In early October, I prepared to drive to Tennessee to bury a body in the woods.
My father, who passed away the previous fall, spent his last years in a small town outside Knoxville and loved to hike in the foothills of the Smoky Mountains. In lieu of a funeral, his wish was to have his ashes scattered amid the trees and streams that had given him a new appreciation for nature late in life. So my siblings and I made plans to gather there and honor his request, despite our strong suspicion that doing so would be against the law.
I’d never downloaded a podcast before (although I’ve uploaded numerous podcasts The Bollard co-produced with Maine Digital Press a couple years back). I’m a late adopter of new technologies and formats, but the need to fill 36 hours of solo drive time prodded me to venture out from beneath my rock and give podcasts a try.
I’d heard of Serial, a spinoff of the popular public-radio program This American Life that’s been downloaded over 100 million times since its release in October 2014. The first season explores the circumstances surrounding the murder of Hae Min Lee, a high school student in Baltimore whose body was discovered in a wooded urban park in 1999. Lee’s ex-boyfriend, Adnan Syed, was convicted of the crime and is still in prison, but as Serial’s investigation has shown, his guilt is far from certain.
I downloaded all 12 episodes onto my phone and binged on them until the season was over, by which time I was in Virginia. I was enthralled by the way Serial delved into the details of this case, revealing troubling discrepancies in the state’s version of events and intriguing anecdotes about the witnesses, lawyers and cops involved in Syed’s prosecution. Syed’s conviction seemed more unjust with each episode, though Serial host Sarah Koenig was still undecided regarding his guilt by the season’s end.
When I got to Tennessee, I told my sister Brooke about Serial. A law school graduate, she also loved the podcast and recommended I check out one of its spinoffs, Undisclosed: The State vs. Adnan Syed, which she said was just as good, if not better than Serial.
She was right. I downloaded every episode of Undisclosed available at the time, as well as each addendum released between episodes, and binged on those all the way home to Maine. Co-hosted and produced by attorney Rabia Chaudry, who’d brought Syed’s case to Koenig’s attention, Undisclosed thoroughly schools Serial by delving even deeper into the details of the case and proving well beyond any doubt that Syed should not be behind bars (his appeals are ongoing).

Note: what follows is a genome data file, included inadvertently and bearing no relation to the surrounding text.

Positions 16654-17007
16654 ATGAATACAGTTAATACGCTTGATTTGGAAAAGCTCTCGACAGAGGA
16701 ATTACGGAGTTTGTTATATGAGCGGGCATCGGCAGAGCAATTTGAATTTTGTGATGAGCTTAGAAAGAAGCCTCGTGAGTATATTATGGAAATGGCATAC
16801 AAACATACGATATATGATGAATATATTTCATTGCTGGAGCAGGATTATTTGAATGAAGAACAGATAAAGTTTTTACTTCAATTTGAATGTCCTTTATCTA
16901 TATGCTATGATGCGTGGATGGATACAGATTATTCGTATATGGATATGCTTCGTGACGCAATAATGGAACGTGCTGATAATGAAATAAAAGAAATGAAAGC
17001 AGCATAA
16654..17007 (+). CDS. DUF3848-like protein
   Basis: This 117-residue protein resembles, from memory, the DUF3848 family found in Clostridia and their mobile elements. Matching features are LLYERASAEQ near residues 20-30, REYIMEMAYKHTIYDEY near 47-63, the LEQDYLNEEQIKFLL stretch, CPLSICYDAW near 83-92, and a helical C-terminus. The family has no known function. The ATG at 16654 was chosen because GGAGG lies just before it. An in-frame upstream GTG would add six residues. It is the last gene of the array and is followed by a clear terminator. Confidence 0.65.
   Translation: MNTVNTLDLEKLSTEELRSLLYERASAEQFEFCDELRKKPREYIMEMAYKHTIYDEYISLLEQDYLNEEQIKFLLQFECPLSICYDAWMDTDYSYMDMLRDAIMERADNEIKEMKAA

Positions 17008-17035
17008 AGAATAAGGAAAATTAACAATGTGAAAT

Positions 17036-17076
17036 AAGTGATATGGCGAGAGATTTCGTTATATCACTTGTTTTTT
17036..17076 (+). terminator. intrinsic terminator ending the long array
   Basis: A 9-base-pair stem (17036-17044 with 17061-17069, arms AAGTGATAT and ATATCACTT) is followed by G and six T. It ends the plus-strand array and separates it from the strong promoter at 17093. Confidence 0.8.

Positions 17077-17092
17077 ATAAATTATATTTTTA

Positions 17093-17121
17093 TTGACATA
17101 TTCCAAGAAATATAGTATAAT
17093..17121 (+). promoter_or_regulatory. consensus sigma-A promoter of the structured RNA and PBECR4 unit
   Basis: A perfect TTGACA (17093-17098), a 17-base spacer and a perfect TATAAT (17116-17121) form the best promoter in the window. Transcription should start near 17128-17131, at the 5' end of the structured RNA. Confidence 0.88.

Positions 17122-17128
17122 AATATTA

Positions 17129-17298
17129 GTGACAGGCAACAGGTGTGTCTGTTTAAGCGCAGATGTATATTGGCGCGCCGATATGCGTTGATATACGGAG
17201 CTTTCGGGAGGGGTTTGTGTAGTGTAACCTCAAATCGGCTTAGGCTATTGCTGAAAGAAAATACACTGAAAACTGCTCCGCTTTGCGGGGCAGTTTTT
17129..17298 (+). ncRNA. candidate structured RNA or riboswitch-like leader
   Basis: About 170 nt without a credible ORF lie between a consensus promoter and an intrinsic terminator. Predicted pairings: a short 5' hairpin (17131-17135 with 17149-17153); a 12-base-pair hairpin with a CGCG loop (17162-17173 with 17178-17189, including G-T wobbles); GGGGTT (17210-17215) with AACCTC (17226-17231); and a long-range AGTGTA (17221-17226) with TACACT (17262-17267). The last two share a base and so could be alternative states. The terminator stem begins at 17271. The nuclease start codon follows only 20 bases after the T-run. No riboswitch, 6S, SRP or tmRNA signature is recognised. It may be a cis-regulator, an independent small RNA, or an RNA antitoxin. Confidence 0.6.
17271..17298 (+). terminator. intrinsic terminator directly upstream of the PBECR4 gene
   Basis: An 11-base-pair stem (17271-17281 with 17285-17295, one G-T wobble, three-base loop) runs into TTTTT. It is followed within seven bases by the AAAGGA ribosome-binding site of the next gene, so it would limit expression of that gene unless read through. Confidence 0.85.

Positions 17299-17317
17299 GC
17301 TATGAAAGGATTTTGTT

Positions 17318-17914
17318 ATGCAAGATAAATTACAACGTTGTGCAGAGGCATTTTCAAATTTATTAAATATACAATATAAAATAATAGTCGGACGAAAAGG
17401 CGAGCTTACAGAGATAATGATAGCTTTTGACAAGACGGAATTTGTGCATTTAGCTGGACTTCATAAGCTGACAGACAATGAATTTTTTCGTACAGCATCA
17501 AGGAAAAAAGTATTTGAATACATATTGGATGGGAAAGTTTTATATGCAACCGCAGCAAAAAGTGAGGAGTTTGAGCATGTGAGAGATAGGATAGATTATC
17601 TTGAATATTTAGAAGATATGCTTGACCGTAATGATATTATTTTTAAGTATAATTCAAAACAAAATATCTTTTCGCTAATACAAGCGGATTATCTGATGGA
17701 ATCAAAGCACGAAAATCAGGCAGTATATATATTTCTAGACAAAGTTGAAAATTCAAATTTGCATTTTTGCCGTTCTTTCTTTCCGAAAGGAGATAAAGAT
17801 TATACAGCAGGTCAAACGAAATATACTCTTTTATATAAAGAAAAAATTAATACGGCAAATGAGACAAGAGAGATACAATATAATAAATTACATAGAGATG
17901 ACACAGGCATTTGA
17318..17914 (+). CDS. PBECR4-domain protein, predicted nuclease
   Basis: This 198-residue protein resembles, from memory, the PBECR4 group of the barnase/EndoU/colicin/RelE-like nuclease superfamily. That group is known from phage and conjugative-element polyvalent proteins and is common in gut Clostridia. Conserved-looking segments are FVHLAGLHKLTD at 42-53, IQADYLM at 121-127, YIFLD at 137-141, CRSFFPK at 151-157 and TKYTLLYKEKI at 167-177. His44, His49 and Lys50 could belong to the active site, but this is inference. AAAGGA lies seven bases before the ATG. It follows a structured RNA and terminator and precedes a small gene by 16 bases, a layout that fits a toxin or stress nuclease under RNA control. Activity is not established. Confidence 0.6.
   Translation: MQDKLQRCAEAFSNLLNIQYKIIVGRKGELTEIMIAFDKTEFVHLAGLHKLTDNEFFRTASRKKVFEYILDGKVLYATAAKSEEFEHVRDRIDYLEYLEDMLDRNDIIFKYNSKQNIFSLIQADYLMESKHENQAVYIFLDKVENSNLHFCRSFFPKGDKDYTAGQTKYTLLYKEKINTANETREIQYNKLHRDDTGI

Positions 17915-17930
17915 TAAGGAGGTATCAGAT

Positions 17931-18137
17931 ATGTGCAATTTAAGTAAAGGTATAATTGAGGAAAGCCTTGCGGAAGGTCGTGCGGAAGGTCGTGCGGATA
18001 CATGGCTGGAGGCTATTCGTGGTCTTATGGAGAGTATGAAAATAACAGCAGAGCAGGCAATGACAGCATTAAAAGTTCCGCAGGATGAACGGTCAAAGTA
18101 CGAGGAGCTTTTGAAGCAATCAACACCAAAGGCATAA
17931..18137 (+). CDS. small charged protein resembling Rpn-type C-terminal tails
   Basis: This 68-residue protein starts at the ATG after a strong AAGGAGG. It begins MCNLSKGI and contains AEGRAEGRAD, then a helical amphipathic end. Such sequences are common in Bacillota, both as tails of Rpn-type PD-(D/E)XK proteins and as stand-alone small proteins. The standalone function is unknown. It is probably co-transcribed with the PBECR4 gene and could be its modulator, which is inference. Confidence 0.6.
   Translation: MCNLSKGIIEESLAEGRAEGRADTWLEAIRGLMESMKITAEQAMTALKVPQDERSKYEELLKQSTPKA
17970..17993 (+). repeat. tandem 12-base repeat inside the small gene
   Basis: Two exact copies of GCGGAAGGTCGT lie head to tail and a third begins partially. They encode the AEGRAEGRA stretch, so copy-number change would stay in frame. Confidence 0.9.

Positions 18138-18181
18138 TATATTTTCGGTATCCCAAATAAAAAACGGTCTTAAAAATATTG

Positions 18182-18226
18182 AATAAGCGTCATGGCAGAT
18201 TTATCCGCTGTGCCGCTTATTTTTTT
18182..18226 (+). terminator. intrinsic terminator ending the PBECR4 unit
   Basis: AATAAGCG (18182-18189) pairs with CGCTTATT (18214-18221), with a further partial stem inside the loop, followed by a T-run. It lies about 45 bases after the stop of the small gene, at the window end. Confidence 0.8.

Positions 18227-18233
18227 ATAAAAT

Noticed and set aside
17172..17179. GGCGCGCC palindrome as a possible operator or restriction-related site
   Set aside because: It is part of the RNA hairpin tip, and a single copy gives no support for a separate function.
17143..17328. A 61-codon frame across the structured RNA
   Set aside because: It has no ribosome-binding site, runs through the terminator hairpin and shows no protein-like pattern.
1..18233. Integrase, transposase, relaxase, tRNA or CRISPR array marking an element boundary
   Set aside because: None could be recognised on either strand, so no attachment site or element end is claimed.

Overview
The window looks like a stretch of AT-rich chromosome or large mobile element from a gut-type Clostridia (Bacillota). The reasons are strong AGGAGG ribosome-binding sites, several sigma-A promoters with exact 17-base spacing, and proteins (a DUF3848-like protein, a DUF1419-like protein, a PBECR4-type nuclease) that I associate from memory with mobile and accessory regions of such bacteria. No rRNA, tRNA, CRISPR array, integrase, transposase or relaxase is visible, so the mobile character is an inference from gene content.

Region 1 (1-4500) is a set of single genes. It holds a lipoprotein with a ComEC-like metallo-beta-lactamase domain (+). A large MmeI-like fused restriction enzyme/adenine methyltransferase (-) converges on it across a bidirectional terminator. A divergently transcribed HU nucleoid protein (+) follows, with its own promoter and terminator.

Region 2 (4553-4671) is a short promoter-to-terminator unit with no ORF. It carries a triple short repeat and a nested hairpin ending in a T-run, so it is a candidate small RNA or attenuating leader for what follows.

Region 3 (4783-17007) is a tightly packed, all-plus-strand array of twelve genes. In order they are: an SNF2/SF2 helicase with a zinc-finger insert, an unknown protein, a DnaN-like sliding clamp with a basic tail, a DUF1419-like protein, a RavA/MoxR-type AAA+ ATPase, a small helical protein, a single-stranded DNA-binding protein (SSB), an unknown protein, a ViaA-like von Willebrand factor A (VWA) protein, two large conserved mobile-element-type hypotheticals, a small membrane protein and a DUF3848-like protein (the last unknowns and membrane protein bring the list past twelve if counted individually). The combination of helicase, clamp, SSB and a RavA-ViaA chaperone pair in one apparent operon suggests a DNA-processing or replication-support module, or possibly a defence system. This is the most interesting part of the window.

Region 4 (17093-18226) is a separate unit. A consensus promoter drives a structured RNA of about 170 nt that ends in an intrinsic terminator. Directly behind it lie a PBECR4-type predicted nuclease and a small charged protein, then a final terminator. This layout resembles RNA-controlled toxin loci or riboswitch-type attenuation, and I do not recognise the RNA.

A few days after my return, the Maine Warden Service announced that the remains of Appalachian Trail hiker Geraldine Largay, a retired nurse from Tennessee who vanished in 2013, had finally been discovered.
The Bollard published a story about the Largay case last July, in which we disclosed the existence of a secretive and controversial Navy training facility (known as a SERE School) that borders the section of trail from which Largay disappeared. As I noted in this column on Oct. 22, details the wardens disclosed about the discovery during their Oct. 16 press conference raised more questions than they answered — including, most notably, the cause of her death — though investigators (and my colleagues in the media) were quick to conclude that the discovery brought the case to “closure.”
Two weeks later, on Oct. 30, the Warden Service announced that, working in conjunction with the state medical examiner’s office, they had determined Largay died of thirst, starvation and exposure to the elements. Once again, the attitude of authorities and the media who serve their interests was “case closed,” “nothing to see here,” “move along, people.”
Well, suffice to say I will not be moving along. Inspired by Serial and, especially, Undisclosed, I’ve launched a series in the pages of The Bollard that continues the investigation of the Largay case begun last summer, when freelance investigator Hutch Brown and I wrote “M.I.A. on the A.T.”
The first installment of what I informally refer to as our “SERE-ial” appears in the December issue of the magazine and is already causing a stir. Subtitled “Survival,” it presents evidence that seems to contradict the state’s claim that Largay died of thirst, hunger and cold — in woods crisscrossed with freshwater streams, while carrying at least two days’ worth of food, in the middle of summer, when she had warm clothing and rain gear and the means to build a fire.
The next installment, “Evasion,” slated for next month’s issue, will examine what the wardens knew, what they’ve revealed about what they know, and why they’re withholding some key details from the public. If interest in our investigation continues to grow, who knows — maybe we’ll make it a podcast, too.